Percussionist Brad Dutz has an astounding range of performance and recording credits, from Leo Kottke and Kiss, to Frank Sinatra and Kenny Loggins. On When Manatees Attack
, the Los Angles based musical chameleon both inspires and confuses. The result is a strange mix of improvisatory eclecticism rooted within twentieth century classicism. Although compositional in texture, the expressive components contain elements of great surprise, which illustrate the strong improvisational skills of the performers.
Oboist Paul Sherman is based in California and spends much of his time performing classical music. His compositional influences include Carter, Boulez and Ligeti, amd such interests are apparent in the timbre and texture of his instrument. James Sullivan considers bass, contra-alto and contra-bass clarinets to be specialties and also focuses on a great deal of twentieth century performance. Cellist Rachel Arnold is heard only as a texturalist throughout, making her participation less evident or interesting.
The compositions, all of which are written by Dutz, are seemingly titled with an intent to interest strangely. "Spongy Bark begins with a frenetic and disjointed melodic line, which could easily have been written by Carl Stallings in a Stravinsky mood. Dutz's marimba darts through the oboe and bass clarinet. At times, the winds are in unison; elsewhere they are clearly reciting a composed conversation, with composition and improvisation are unequivocally intertwined.
"Insulated Potato Wedges is a lazy yet coherent discourse involving seemingly incompatible musical companions. The cello begins with slow, single tone bowing, providing an ominous undercurrent. The oboe enters with a short expressive melodic line and, as it drifts off, the clarinet continues with an entirely different message of tension. The feeling of great stress continues until the xylophone's frenetic and disjointed passage attempts to create yet another atmosphere of discord. The result is never boring, compelling anticipation of the next turn of phrase or conversation.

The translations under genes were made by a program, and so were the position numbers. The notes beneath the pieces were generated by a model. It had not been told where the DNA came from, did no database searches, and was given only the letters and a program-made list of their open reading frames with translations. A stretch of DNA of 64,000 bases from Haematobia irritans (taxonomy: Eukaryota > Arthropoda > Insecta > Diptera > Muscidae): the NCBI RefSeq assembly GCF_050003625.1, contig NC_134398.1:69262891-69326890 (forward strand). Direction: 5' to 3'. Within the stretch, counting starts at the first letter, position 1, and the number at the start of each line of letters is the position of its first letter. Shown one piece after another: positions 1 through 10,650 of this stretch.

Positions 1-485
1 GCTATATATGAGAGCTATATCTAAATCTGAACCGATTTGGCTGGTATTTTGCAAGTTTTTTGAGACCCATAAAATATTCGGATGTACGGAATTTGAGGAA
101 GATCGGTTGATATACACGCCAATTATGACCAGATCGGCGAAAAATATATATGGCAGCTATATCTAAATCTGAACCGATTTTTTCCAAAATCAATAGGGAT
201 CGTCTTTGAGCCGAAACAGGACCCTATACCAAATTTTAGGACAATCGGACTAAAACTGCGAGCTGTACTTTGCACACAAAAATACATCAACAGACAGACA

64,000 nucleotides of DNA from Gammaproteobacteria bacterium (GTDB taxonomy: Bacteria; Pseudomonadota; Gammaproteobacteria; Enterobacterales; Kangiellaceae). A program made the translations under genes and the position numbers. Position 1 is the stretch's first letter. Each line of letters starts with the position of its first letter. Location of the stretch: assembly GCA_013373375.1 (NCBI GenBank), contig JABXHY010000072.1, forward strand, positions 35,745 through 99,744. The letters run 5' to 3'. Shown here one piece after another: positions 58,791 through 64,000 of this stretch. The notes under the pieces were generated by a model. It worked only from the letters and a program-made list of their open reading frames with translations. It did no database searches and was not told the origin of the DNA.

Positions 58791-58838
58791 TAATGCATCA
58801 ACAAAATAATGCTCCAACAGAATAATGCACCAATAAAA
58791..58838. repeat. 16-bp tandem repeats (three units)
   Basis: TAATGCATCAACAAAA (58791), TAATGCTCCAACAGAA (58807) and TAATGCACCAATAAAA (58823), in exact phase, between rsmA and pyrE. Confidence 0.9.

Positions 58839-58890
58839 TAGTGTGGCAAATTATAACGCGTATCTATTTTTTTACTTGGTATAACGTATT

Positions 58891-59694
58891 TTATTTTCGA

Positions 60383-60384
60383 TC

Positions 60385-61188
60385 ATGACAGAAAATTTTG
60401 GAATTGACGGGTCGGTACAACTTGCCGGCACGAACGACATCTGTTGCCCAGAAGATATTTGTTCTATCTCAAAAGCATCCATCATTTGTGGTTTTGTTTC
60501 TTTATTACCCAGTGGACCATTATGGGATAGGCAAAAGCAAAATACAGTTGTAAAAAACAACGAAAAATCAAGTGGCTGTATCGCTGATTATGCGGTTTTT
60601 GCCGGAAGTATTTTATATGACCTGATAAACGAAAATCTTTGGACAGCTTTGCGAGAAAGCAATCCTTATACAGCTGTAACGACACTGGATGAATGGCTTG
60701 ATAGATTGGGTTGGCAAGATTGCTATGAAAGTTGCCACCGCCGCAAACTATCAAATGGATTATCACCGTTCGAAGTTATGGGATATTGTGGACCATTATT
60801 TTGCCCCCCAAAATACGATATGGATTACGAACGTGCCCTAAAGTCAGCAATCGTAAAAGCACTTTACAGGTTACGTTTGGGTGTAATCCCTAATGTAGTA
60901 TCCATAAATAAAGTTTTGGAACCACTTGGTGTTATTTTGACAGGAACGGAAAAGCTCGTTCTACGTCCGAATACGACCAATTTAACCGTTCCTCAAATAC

"Biff the Salesman is not a diligent spokesman for a rewarding product, but a forgetful reprobate on a frolic of his own. The oboe and marimba dominate much of the proceedings, with the latter providing an undercurrent of manic arpeggios, while the English horn and clarinet state a seemingly haphazard melody in unison. They contin the conversation in a deliberate and clearly cooperative manner, until the instruments each take their own free turn.
Much of the music darts about without a specific melody or tonal center, and also with no specific allegiance or dedication to absolute free form. Dutz's playing propels the group forward throughout, yet it is never clear whether the eventual destination has been determined. The music is restless, yet satisfying; highly polished in its written passages, and also deftly improvised at other times. And never dull.
Personnel: Brad Dutz: marimba, vibes, xylophone, congas, bongos, bones, cajon, riq, doumbec, darabuka, "and other percussion products he got when the computer was on"; Paul Sherman: oboe, English horn; James Sullivan: bass clarinet, G clarinet; Rachel Arnold: cello; Jasper Dutz: B flat clarinet (3).